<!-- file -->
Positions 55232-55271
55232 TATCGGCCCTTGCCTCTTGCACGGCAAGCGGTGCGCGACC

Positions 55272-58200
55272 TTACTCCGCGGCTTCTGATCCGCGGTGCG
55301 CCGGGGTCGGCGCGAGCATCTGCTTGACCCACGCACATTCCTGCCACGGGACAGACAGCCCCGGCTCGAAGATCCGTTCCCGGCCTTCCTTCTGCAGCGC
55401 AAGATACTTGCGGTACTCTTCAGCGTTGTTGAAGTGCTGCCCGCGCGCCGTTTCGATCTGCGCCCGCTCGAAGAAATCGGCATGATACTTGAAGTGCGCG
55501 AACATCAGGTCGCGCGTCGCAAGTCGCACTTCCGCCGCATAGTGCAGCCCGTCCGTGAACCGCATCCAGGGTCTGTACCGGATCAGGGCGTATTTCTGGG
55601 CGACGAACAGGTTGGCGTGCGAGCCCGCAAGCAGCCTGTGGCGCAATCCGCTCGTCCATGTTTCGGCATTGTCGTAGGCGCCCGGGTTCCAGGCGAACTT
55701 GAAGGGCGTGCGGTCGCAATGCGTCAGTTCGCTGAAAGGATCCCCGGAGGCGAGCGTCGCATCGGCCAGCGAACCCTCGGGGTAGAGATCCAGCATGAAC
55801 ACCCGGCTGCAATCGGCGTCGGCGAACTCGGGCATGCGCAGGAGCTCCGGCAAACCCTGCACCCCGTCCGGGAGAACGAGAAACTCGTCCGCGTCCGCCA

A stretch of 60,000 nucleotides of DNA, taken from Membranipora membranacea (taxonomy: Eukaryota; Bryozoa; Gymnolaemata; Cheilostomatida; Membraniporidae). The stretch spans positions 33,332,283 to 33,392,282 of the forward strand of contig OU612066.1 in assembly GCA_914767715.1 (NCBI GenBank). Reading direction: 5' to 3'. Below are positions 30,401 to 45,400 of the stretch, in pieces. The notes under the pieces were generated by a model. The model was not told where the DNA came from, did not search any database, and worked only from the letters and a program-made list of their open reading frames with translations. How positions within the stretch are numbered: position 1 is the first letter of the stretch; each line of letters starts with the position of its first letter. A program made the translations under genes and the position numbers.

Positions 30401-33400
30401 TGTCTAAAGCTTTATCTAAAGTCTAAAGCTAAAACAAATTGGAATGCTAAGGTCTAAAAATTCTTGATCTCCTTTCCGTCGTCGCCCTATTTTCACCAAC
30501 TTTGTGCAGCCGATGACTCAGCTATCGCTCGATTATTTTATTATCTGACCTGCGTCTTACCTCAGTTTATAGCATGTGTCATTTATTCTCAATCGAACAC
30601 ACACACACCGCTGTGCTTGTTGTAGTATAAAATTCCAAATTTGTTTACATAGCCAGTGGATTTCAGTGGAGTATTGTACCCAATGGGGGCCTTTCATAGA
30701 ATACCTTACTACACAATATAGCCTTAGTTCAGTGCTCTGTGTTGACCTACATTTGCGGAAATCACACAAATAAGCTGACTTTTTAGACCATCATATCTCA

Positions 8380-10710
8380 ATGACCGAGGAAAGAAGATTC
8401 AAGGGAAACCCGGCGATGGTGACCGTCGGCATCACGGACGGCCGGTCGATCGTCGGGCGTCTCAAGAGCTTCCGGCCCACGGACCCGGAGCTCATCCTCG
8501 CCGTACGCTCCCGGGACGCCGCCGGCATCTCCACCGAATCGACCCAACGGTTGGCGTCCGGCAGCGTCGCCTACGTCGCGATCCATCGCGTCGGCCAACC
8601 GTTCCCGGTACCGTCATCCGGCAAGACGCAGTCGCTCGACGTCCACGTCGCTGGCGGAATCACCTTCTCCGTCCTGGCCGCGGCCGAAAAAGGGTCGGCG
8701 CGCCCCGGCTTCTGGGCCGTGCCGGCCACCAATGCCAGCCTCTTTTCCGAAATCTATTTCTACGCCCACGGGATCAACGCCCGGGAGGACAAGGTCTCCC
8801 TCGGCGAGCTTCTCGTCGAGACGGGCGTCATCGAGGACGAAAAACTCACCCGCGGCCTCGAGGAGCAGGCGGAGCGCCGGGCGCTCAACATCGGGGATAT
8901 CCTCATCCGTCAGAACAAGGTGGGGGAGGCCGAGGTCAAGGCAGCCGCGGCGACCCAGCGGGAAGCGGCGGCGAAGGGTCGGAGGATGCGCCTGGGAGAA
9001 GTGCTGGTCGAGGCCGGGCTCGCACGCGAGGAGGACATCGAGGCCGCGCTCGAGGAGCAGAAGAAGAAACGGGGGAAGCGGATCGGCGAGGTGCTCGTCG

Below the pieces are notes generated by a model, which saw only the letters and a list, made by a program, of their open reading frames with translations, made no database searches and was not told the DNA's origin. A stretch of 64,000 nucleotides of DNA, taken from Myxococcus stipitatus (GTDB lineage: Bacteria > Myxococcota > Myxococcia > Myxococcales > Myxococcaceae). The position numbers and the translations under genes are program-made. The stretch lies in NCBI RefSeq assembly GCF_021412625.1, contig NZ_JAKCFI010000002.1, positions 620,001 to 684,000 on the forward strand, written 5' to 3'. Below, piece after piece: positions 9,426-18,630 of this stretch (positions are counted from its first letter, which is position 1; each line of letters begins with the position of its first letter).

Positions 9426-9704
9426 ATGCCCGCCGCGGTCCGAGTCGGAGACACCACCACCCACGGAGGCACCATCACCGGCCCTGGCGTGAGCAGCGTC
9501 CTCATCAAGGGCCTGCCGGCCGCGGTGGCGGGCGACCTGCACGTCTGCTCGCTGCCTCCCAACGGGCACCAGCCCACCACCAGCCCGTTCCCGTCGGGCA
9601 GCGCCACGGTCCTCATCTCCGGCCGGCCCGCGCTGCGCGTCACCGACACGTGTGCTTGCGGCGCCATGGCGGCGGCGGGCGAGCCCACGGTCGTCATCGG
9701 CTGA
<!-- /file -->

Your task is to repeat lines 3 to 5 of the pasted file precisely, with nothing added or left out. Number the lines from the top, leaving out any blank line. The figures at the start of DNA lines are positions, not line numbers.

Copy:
Positions 55272-58200
55272 TTACTCCGCGGCTTCTGATCCGCGGTGCG
55301 CCGGGGTCGGCGCGAGCATCTGCTTGACCCACGCACATTCCTGCCACGGGACAGACAGCCCCGGCTCGAAGATCCGTTCCCGGCCTTCCTTCTGCAGCGC